German submarines began showing up in the waters along the East Coast of the United States in 1942, a pressing threat from a war taking place an ocean away.

Coastal towns and cities that had not yet started consistently blacking out lights were easy targets for enemy attacks. Tankers and cargo ships were sitting ducks, but the Navy and Coast Guard didn’t have the resources to protect them all.

Then civilians stepped up to form the Civil Air Patrol.

Oscar Shevenell, of Portland, served as an observer with the Civil Air Patrol from 1942-43. Photo courtesy of Maine Wing Civil Air Patrol

Among them was 2nd Lt. Oscar Shevenell, an unassuming Portland man who worked at a car dealership and had a wife and small children at home. More than 80 years later, he was honored this month for the role he played in protecting the coast of Maine.

The patrol established 21 bases along the Atlantic and Gulf coasts of the U.S. In 1942 and 1943, they patrolled the waters from Maine to the Mexican border with armed aircraft, thwarting submarine attacks and guarding shipping lanes. The air crews are credited with escorting more than 5,600 convoys, reporting 173 U-boats and attacking 57, flying 86,685 total missions, logging 244,600 total flight hours, and flying more than 24 million miles in all.

In Maine, more than 100 men and women volunteered as pilots, observers and in support roles from bases in Portland and Bar Harbor.


Shevenell’s family accepted his Congressional Gold Medal – the nation’s highest civilian honor along with the Presidential Medal of Freedom – during a ceremony Sept. 2 at the Maine Wing Civil Air Patrol annual banquet. Shevenell died in 1987.

In 2014, Congress awarded the medal collectively to the 200,000 World War II air patrol members for their “extraordinary humanitarian, combat, and national services during a critical time of need for the nation.” Since then, only 185 medals have been presented to patrol members or their families.

Shevenell’s sons said they were honored to accept the medal on his behalf, but were quick to point out that many others deserve the same recognition.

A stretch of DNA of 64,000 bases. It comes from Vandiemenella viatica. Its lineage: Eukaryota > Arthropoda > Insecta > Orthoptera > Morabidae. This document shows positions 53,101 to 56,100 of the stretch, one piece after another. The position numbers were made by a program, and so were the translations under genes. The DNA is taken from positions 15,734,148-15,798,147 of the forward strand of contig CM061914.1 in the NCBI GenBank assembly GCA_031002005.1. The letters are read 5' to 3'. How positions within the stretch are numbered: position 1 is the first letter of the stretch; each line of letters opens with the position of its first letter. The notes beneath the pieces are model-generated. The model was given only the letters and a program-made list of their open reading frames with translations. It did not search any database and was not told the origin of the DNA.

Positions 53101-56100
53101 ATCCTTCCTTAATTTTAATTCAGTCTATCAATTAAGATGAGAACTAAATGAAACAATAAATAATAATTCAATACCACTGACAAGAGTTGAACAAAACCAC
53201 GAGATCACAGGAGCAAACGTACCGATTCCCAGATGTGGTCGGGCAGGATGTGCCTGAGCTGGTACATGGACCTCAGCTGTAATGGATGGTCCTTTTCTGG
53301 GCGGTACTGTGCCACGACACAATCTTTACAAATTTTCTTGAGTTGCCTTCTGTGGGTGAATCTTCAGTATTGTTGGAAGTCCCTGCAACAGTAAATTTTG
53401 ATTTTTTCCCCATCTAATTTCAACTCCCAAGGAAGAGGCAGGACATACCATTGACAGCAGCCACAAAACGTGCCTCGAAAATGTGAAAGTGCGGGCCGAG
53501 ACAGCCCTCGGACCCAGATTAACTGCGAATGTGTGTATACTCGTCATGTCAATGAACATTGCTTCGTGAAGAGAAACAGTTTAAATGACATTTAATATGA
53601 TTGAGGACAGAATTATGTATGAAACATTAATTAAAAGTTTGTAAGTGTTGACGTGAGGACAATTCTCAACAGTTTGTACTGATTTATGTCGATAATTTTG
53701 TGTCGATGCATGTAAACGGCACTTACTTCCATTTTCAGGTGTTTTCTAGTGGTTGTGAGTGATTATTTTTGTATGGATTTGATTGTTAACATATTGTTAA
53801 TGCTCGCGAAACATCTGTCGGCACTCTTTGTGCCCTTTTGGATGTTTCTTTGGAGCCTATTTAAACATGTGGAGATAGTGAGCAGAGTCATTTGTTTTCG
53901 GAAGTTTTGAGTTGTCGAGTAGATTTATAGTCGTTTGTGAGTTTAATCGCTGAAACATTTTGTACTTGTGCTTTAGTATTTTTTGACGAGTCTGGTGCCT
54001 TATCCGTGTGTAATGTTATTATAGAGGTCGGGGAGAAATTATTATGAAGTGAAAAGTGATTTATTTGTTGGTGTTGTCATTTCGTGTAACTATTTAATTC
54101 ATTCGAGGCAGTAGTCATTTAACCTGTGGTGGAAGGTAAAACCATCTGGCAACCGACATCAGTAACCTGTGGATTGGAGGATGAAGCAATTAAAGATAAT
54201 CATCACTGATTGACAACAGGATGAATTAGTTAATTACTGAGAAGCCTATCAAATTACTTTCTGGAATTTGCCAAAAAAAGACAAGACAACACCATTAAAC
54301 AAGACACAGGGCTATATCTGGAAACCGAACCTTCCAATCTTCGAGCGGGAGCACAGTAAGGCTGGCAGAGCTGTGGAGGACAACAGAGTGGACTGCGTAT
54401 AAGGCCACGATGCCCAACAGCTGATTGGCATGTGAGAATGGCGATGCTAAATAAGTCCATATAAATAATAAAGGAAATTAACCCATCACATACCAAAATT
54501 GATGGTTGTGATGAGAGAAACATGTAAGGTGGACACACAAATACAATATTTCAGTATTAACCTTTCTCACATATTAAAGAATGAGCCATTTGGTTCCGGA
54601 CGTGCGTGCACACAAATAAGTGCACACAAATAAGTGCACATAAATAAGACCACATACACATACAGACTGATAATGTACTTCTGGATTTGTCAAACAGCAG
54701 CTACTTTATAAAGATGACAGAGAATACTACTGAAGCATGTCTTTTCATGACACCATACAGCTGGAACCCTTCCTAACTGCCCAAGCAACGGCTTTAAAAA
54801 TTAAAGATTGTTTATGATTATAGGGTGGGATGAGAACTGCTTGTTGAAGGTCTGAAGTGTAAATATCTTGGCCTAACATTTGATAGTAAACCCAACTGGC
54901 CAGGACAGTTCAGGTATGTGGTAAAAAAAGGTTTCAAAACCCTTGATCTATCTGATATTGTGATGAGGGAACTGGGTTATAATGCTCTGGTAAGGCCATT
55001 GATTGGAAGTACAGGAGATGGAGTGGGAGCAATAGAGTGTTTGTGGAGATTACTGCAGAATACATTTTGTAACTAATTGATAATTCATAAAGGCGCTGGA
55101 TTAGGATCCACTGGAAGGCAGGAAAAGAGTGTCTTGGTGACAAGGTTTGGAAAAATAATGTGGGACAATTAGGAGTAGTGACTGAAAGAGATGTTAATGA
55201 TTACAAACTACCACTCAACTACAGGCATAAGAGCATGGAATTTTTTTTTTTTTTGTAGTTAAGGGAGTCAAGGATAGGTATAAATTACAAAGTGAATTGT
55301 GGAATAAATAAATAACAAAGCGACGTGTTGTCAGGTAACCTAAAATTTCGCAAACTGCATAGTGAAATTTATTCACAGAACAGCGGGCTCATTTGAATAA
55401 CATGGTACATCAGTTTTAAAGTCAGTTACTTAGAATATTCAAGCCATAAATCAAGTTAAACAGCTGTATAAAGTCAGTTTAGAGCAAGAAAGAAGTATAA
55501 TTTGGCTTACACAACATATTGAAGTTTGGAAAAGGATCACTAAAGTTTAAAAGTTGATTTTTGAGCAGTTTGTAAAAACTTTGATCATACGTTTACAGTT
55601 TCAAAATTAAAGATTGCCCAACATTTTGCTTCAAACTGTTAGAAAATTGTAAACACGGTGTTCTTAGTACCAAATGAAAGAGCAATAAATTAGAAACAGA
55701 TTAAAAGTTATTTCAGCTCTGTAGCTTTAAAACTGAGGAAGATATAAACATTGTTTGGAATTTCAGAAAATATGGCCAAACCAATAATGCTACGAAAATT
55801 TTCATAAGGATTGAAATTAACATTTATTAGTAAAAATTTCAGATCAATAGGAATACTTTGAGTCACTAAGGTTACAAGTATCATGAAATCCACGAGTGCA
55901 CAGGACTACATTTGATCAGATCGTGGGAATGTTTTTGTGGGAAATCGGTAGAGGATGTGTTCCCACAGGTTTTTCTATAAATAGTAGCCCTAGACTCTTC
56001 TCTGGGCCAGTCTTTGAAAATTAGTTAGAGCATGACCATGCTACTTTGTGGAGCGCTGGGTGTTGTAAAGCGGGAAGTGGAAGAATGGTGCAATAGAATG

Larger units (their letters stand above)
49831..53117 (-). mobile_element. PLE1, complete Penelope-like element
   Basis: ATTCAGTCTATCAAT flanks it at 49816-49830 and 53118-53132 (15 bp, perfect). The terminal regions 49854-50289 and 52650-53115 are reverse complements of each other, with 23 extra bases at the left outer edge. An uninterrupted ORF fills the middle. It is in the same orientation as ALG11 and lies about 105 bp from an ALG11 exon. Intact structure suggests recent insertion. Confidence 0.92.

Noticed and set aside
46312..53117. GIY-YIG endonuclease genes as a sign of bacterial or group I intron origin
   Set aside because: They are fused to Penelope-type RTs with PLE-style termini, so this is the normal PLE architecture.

Joe Shevenell said he would like to see others involved with the wartime air patrol in Maine honored for their service.

“This is a big deal for our little family and for our father,” he said. “But there were a lot of other heavy hitters. Our dad was just one of many who served their country during World War II.”

Oscar Shevenell was born in 1911 in Dover, New Hampshire. He discovered his love of aviation by the early 1920s when barnstormers – pilots who landed their light planes in fields and staged impromptu airshows – began visiting the area to wow locals with their rollovers, twists and turns. It inspired him to learn to fly.


“The whole idea of getting off the ground, he loved it,” Ray Shevenell said.

Civil Air Patrol National Commander Major General Edward Phelka, right, presents the Congressional Gold Medal to the family of 2nd Lt. Oscar Shevenell for his service during World War II. Photo courtesy of Maine Wing Civil Air Patrol

When he was courting Kathleen, the woman he would later marry, Oscar Shevenell buzzed over the house where she was staying in Eliot with his plane, nearly knocking the chimney off. He didn’t hesitate when she told him he had to give up flying to marry her. They got married in 1940 and moved to Portland, where he worked in the parts and supply department at Forest City Motors.

When the Civil Air Patrol became active in Maine under the command of newspaper entrepreneur Guy P. Gannett, Shevenell was eager to join. As an observer, he sat in the front of the two-seat propeller planes when they flew patrols to spot German U-boats. The submarines were usually spotted when they surfaced to recharge batteries.

“They saw a lot of submarines,” said Ray Shevenell, the oldest of Oscar Shevenell’s five children. “They would report them to the officials on the ground and describe where they were on the ocean.”

“He really enjoyed it because he was serving his country,” Joe Shevenell said.

After a year with the air patrol, Shevenell enlisted in the Navy and was sent to Treasure Island in San Francisco Bay, where he was a drill instructor for sailors being sent to the Pacific Theater.

When he returned to Maine after the war, Shevenell worked in construction, then later trained as a screenprinter. He opened Allen Screen Printing in the Old Port in the 1960s and ran it until his retirement. He didn’t talk much about his time with the Civil Air Patrol, his sons said, but his love of aviation was always evident. They remember going with him to watch planes coming and going from the Portland Municipal Airport, now the Portland International Jetport.

Shevenell’s involvement with the Civil Air Patrol in the 1940s went largely unnoticed until a chance encounter Joe Shevenell had while vacationing in North Carolina. During a conversation with a man he met who is involved with the air patrol, Joe Shevenell mentioned that his father had been an observer during the war.

He showed the man a photo of his father taken during his service, and soon arrangements were made to present the Shevenells with their father’s medal.

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